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More Information On Table Salt

Last week’s feature article regarding “Table Salt” drew an unusually high response from Health Tip subscribers:

“That was great information about salt! I grew up in a home where salt was added to everything. Now that I am on The Hallelujah Diet my taste buds have so changed that I no longer use the salt shaker.”
Susan O.

“Great article! I am wondering about the differences between Himalayan Salts and Celtic Sea Salts. I understand the Sea Salt can no longer be trusted due to ocean pollution.”

“What about Himalayan Salt, Rev. Malkmus? Let us know what you think.”

“My wife just returned from Italy where she learned that it is illegal for commercial bakers to add salt when making bread and she said the bread tasted great without it.”
Kenneth E.

Editor Responds: Himalayan Salt and Celtic Sea Salt are basically the same. The difference being that the Celtic Salt is freshly made while the Himalayan Salt is from an old sea deposit found in the ground. Both are excellent salts. As for the Celtic Sea Salt coming from polluted ocean water, the source of “Celtic” brand sea salt in particular is the carefully maintained (and regulated) salt marshes on the shores of France where the ocean water is not polluted.

We asked Hallelujah Acres research scientist Michael Donaldson, PhD, to comment on the subject and to respond to the many other questions sent in. Here is what he wrote:

“Celtic (brand) sea salt contains small amounts of other minerals and traces of many minerals that occur in sea water in very small amounts. Each of these minerals likely have a role in the human body; if the trace minerals are supplied then a person will have better health.

Some of these minerals exist in land plants only in very, very small mounts, if at all. Conventionally grown crops have even fewer trace minerals than bio-dynamically grown crops.

Unrefined sea salt is one of the few sources for these minerals. Refined table salts have none of these trace elements. The body can and does use these ionic electrolytes (inorganic minerals) all the time.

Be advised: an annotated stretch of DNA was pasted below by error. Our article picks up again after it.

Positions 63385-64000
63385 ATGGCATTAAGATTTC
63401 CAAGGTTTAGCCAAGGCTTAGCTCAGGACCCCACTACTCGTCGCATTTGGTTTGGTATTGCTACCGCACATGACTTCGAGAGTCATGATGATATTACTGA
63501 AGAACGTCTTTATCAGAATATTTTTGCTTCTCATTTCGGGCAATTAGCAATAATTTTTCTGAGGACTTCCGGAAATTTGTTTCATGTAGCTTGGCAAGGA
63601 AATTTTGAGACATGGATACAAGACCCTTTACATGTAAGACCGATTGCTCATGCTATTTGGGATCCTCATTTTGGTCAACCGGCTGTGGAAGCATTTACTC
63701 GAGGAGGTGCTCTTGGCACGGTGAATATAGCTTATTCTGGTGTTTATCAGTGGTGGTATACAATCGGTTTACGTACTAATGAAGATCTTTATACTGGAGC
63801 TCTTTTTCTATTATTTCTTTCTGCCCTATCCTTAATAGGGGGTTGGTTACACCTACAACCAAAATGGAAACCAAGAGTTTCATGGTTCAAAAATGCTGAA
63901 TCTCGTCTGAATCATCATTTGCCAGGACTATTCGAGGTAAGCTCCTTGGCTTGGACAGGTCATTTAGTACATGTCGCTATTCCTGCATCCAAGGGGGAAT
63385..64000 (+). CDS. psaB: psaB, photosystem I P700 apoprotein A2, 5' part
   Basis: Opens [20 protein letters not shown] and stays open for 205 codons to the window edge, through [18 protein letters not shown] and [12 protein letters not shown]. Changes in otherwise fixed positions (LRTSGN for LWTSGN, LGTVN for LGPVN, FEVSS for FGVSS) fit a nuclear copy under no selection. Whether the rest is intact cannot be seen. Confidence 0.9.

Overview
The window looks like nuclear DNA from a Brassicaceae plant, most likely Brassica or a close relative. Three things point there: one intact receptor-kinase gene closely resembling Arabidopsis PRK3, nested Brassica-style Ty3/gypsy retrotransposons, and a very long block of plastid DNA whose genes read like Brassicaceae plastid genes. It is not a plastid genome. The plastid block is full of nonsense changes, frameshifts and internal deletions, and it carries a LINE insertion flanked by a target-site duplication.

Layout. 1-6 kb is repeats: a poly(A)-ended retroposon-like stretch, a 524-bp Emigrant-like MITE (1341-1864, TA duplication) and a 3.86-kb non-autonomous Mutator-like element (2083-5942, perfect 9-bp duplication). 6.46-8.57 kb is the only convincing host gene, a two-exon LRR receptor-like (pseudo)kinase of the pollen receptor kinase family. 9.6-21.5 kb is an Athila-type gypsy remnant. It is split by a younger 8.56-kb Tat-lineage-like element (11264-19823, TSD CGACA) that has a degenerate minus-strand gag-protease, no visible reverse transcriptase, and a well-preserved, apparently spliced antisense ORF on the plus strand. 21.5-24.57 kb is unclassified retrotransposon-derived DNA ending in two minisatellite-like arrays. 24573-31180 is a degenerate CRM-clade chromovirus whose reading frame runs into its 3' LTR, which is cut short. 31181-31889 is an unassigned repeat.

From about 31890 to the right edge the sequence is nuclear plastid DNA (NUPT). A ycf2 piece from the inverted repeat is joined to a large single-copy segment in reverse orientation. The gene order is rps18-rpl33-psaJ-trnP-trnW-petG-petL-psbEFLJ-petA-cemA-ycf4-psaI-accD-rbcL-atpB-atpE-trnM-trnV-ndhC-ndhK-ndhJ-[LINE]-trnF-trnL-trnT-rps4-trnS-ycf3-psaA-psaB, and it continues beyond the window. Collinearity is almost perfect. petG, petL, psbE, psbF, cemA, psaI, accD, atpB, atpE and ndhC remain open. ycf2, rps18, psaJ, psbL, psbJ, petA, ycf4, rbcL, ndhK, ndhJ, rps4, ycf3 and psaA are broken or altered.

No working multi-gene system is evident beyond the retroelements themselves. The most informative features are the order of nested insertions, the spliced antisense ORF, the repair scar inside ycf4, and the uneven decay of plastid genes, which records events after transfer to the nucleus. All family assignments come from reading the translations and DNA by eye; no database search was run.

Saying that there are only organic and inorganic minerals is a false simplification of the world of minerals. There are ionic minerals, organically bound minerals, coordination complex minerals, and some mineral forms that do not dissolve in water at all. An easy test to see if a fluid has ionic minerals is to use a light tester that is commonly used to show the purity of distilled water. If the light turns on, the solution conducts electricity; if not, then there are no ions in the solution.

All body fluids, carrot juice, and juice from other plants all conduct electricity very well because they all contain ions. The body uses ions and absorbs ions quite well. God created the body to absorb ionic minerals.

So, the use of natural salts like Celtic (brand) Sea Salt, Real (brand) Salt, or Himalayan Salt can be helpful as Rev. Malkmus has pointed out in his article.

Please note that if you use these unrefined, mineral-rich salts in the same amounts as people generally use refined table salt, you may still have some of the issues you would have with refined table salt. However a small amount of refined sea salt can be very healthy.”


  1. Is Mediterranean sea salt the same as Himalayan or Celtic sea salt?

  2. Salt has iodine in it. The average Japanese mainlander has a high intake of iodine, and the population has low incidences of breast cancer and fibrocystic disease. Iodine is a trace mineral necessary for normal thyroid function. The thyroid needs iodine to make hormones. An iodine deficiency can lead to brain damage, mental retardation, goiters, and other health problems. A study shows that 31.5 percent of children from 6-12 are iodine deficient. Please don’t tell people not to take salt–unless you also tell them to take iodoral!

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